Health

Open enrollment begins today, which means it’s the first day Kentuckians can sign up for health coverage under the Affordable Care Act for 2018. Plans can be purchased at Healthcare.gov. And according to some experts, for about 80 percent of Kentuckians who buy a plan on the individual market, their prices could actually go down.

Yet there’s still some confusion about whether Healthcare.gov is operating and whether premiums have gone up, said Melissa Mathers, director of communications at Family Health Centers in Louisville. That could be because of the many attempts this summer by Republicans in Congress and President Trump to repeal and replace the Affordable Care Act. Even though their repeal efforts have failed, Trump and Republicans have continued to say that the ACA markets are failing, and that premiums have risen.

“There’s a lot of confusion because of all the activity over the summer trying to repeal and replace, and the big question is whether the ACA is still around and if I can afford my insurance anymore,” Mathers said.

Healthcare.gov is still up and running and the ACA is still law. And for many Kentuckians, insurance will be cheaper, according to Emily Beauregard, executive director of Kentucky Voices for Health. She said 80 percent of Kentuckians who buy insurance on Healthcare.gov will qualify for financial help to pay for their premiums. In some cases, insurance plans that offer better benefits, like lower copays, may also charge lower monthly payments.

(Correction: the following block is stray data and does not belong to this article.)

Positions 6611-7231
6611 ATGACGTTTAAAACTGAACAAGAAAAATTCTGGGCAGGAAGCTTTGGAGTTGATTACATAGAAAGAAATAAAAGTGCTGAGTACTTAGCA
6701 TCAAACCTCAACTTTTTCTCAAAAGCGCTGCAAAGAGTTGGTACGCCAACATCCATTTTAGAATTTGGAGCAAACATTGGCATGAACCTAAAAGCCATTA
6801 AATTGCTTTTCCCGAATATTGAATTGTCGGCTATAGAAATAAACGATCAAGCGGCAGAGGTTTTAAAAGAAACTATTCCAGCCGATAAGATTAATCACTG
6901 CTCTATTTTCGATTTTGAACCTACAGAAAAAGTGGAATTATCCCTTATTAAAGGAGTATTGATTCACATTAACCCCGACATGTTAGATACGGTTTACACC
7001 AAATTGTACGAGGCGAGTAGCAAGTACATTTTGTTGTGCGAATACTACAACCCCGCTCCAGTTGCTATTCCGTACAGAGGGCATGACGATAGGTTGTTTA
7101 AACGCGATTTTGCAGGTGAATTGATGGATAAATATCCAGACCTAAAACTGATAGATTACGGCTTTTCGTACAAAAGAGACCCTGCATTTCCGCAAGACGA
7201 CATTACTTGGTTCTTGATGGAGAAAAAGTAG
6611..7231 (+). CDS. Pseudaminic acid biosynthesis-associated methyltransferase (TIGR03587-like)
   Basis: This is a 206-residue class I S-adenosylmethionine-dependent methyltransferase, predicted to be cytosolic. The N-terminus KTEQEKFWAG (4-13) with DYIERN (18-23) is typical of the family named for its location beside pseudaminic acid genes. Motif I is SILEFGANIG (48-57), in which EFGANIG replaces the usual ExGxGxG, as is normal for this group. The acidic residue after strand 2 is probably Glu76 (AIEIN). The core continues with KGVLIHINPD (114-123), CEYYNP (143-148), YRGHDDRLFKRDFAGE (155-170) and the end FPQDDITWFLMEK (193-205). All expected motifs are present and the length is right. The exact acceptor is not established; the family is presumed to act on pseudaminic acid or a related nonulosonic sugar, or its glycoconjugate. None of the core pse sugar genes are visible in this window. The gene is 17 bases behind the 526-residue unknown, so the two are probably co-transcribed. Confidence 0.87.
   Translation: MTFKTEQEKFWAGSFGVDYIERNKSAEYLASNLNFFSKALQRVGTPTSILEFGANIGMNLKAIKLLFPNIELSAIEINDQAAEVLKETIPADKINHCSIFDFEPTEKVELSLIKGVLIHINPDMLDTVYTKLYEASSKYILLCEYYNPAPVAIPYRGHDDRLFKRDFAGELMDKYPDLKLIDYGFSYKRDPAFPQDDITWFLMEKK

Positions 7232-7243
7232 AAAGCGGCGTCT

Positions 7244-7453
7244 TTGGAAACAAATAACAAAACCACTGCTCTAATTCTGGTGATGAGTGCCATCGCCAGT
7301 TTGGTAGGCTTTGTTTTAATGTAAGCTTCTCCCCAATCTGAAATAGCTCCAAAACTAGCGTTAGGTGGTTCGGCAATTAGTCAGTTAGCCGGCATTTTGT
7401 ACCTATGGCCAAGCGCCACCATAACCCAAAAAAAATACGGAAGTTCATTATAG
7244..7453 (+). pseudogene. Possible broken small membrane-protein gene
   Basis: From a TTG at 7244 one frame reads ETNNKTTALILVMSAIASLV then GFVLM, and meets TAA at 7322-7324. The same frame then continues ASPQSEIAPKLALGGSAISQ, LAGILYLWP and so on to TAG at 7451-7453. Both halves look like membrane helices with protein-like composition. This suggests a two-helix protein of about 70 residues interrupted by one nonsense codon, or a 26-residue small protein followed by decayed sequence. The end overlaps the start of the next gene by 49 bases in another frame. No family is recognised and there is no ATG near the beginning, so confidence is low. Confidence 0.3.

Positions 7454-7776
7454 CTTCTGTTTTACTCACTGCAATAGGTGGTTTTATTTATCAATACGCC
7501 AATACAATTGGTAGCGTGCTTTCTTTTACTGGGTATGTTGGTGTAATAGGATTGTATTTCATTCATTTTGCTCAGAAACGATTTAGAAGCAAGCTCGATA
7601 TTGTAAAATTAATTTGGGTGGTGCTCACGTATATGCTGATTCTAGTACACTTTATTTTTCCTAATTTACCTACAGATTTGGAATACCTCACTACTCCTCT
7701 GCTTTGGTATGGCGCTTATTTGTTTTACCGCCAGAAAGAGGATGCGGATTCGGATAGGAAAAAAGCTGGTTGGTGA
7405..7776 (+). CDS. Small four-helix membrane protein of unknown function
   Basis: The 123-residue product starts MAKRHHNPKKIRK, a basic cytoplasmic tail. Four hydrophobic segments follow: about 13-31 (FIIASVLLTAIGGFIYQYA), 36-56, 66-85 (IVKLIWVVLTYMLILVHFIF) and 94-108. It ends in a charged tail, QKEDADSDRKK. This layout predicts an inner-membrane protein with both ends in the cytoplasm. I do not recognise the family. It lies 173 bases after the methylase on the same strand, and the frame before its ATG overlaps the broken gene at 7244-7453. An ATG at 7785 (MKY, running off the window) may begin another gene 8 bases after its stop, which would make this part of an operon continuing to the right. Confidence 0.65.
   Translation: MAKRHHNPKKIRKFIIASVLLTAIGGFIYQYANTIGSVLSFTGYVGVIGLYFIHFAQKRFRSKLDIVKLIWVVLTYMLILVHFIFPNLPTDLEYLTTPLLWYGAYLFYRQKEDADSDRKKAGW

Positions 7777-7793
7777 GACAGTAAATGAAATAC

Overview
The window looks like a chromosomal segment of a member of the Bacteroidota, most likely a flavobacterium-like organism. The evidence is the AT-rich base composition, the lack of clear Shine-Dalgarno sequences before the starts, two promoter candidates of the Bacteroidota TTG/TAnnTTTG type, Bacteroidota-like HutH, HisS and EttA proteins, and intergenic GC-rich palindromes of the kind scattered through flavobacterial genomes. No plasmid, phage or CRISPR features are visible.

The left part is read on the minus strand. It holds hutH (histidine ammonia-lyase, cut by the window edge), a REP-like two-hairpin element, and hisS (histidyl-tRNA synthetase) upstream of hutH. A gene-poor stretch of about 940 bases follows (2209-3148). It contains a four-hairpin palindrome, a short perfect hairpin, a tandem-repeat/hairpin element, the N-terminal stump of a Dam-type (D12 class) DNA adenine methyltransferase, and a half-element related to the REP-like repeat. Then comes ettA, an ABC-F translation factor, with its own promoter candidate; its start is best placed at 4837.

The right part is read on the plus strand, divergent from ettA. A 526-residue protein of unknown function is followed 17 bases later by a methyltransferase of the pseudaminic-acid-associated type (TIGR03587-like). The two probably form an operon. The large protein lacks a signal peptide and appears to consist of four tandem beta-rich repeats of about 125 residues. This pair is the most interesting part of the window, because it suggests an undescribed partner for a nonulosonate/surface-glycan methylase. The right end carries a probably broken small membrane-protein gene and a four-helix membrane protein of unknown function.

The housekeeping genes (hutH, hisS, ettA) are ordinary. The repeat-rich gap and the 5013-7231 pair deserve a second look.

But, Beauregard adds, there’s a stark difference between those who qualify for financial help and those who earn too much and do not.

“For 20 percent of Kentuckians that make a little too much to qualify for a subsidy, they’ll see a rate increase,” Beauregard said.

For example, a 50-year-old in Louisville who qualifies for a subsidy – $48,240 a year for a single person – would pay $67 a month, at most, for a bronze level plan. But for someone earning over that limit, the cost shoots up to almost $400 a month for the same plan. Louisville Metro government has list of Healthcare.gov 2018 sample rates here.

Other things to know:

  • There are four levels of insurance plans. Bronze plans pay 60 percent of covered medical expenses on average; silver plans pay 70 percent of medical costs; gold plans pays 80 percent; and platinum plans pay 90 percent.
  • There are limited insurance company options this year. Anthem remains in about half of Kentucky counties, while CareFirst is in the other half.
  • If you purchased a plan on Healthcare.gov last year, you’ll be automatically re-enrolled. However, double check what plan you have, as there could be a cheaper and better plan that you can enroll in.
  • The enrollment period ends Dec. 15, 2017. Open enrollment is a couple weeks shorter than previous years, so make sure you enroll before the deadline. You could possibly be permitted to enroll after this date, but only in some cases like moving, and divorce.
  • If your current plan is going away, you get more time. If you enrolled in a plan that will not be available next year, you’ll have until March 1, 2018 to enroll in a new plan.
Lisa Gillespie is WFPL's Health and Innovation Reporter.